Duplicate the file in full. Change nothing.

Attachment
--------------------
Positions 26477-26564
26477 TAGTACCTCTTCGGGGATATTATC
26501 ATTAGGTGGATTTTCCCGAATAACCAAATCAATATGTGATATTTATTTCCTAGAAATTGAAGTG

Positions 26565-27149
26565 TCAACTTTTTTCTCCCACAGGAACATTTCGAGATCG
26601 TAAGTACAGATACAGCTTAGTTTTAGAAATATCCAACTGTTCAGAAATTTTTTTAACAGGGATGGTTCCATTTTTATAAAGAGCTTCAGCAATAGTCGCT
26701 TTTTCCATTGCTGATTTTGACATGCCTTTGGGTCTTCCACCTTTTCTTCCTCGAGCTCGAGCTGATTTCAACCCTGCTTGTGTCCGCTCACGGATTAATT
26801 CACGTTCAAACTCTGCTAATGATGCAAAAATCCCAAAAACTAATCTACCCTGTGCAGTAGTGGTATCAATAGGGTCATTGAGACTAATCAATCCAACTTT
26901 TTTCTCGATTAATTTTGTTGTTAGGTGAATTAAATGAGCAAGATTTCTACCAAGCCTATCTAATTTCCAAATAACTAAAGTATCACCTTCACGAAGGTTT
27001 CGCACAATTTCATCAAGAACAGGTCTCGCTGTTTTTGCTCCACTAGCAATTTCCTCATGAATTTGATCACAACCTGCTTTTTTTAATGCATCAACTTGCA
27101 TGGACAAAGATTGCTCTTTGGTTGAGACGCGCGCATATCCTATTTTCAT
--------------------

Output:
Positions 26477-26564
26477 TAGTACCTCTTCGGGGATATTATC
26501 ATTAGGTGGATTTTCCCGAATAACCAAATCAATATGTGATATTTATTTCCTAGAAATTGAAGTG

Positions 26565-27149
26565 TCAACTTTTTTCTCCCACAGGAACATTTCGAGATCG
26601 TAAGTACAGATACAGCTTAGTTTTAGAAATATCCAACTGTTCAGAAATTTTTTTAACAGGGATGGTTCCATTTTTATAAAGAGCTTCAGCAATAGTCGCT
26701 TTTTCCATTGCTGATTTTGACATGCCTTTGGGTCTTCCACCTTTTCTTCCTCGAGCTCGAGCTGATTTCAACCCTGCTTGTGTCCGCTCACGGATTAATT
26801 CACGTTCAAACTCTGCTAATGATGCAAAAATCCCAAAAACTAATCTACCCTGTGCAGTAGTGGTATCAATAGGGTCATTGAGACTAATCAATCCAACTTT
26901 TTTCTCGATTAATTTTGTTGTTAGGTGAATTAAATGAGCAAGATTTCTACCAAGCCTATCTAATTTCCAAATAACTAAAGTATCACCTTCACGAAGGTTT
27001 CGCACAATTTCATCAAGAACAGGTCTCGCTGTTTTTGCTCCACTAGCAATTTCCTCATGAATTTGATCACAACCTGCTTTTTTTAATGCATCAACTTGCA
27101 TGGACAAAGATTGCTCTTTGGTTGAGACGCGCGCATATCCTATTTTCAT